By Jim Motavalli
1:35 PM EDT, April 3, 2013
NEW YORK CITY — I'm sitting here exhausted, spent, barely mobile. It's the end of an intensive four days of auto coverage. Normally, the press block at the New York International Auto Show is two days, but the industry is on such a high — with recovering sales and a big forecast for 2013 — that everyone is sponsoring multiple events. Toyota says 15.3 million U.S. sales in 2013, a big jump from the dark days of 2008.
Here are some colorful highlights of the show, for me. I spent the early morning Thursday driving the Ford Fusion Energi, the plug-in hybrid variant that has much overlap with the C-Max version. I'm a big fan of plug-in hybrids, and this one is a worthy challenger to the Volt, though with nowhere near the electric range — 21 miles instead of the Volt's 40 or so. The tradeoff, Ford says, is that you get a real five-seater, instead of the Volt's four. Pricewise they're about the same.
I saw the introduction of the first-ever Subaru hybrid, which doesn't really improve fuel economy all that much, but it gives you hybrid bragging rights — with all-wheel drive. BMW showed the Active Tourer with a plug-in hybrid architecture, but it was more of a design exercise than an actual driver. It showcased the three-cylinder engine that BMW developed, initially for the i8 plug-in hybrid but soon in stand-alone form for 40-mpg plus cars.
I spent some time in the new 2013 Leaf, which is now built in Tennessee (along with its battery pack). Nissan made some big improvements in the car, as well as lowering the introductory price to $28,800. You get warm via an efficient heat pump now, because the old heater was a big power drain. Even the new Bose stereo is 50 percent more energy efficient.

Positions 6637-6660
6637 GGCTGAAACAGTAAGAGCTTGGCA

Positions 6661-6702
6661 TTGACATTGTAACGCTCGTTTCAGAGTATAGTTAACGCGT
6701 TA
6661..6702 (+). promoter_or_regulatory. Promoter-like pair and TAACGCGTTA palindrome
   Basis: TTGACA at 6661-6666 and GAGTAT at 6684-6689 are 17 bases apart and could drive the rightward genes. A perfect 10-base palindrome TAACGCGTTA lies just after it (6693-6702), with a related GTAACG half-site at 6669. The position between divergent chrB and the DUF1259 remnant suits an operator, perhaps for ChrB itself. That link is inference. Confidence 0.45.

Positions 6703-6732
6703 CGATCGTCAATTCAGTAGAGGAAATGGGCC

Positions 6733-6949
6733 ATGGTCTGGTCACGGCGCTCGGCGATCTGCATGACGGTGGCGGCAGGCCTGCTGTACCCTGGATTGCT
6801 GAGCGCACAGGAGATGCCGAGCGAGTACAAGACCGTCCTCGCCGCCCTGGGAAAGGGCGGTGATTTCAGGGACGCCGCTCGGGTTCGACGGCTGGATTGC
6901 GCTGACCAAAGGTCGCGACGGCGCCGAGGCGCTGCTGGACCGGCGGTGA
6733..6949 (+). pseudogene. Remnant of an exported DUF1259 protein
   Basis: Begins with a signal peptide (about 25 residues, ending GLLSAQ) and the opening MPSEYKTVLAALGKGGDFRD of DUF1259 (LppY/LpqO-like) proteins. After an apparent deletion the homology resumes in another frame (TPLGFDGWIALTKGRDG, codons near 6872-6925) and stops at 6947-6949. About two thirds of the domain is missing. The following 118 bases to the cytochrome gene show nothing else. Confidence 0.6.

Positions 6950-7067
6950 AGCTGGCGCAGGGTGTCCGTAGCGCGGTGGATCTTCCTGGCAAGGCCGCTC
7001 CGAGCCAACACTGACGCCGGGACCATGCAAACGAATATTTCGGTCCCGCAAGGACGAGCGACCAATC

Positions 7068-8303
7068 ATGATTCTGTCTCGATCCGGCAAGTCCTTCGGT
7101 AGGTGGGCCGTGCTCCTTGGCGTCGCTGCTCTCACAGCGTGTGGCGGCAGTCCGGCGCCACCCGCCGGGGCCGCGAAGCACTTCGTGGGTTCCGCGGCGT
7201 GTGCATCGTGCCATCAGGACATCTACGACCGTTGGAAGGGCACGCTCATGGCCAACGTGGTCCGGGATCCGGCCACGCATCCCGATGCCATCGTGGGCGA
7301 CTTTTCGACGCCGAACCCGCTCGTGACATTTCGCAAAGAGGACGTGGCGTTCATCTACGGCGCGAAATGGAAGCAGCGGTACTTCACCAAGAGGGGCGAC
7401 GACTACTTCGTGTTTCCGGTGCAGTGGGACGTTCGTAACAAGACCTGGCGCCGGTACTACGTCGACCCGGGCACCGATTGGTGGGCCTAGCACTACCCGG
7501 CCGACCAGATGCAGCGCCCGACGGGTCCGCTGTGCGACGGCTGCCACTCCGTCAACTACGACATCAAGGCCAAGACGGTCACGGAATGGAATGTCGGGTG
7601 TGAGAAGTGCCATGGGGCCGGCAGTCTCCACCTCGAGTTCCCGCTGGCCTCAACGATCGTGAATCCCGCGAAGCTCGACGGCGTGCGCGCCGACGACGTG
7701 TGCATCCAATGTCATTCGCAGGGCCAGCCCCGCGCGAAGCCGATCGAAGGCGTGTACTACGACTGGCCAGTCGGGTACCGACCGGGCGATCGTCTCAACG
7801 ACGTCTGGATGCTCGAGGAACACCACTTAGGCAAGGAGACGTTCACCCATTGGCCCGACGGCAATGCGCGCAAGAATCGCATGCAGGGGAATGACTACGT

Nissan also showed a Pathfinder hybrid, but there's only so much you can do with a seven-seat crossover SUV. Still, 26 mpg combined isn't too bad for hauling the entire Boy Scout troop. The company is supplying New York with the NV200 taxi of tomorrow, and Nissan's Andy Palmer promised to deliver them with hybrid and electric drivetrains (that's a work in progress).
Mercedes and Tesla Motors will collaborate on a new electric version of the B-Class, and bring it to the U.S. next year. The car is said to have 115-mile range, four-hour recharge times (on 240 volts) and 135 horsepower — good for hitting a speed-limited 100 mph. You can reach 60 mph in less than 10 seconds.
The basic takeaway was that it's no longer news when automakers show off electric and hybrid cars. Nearly every vehicle has a green variant, some more than one. I heard that Nissan sold nearly 1,900 Leafs in March, a record for the company. Things are looking up, both for the industry and its cleaner, greener outlook.
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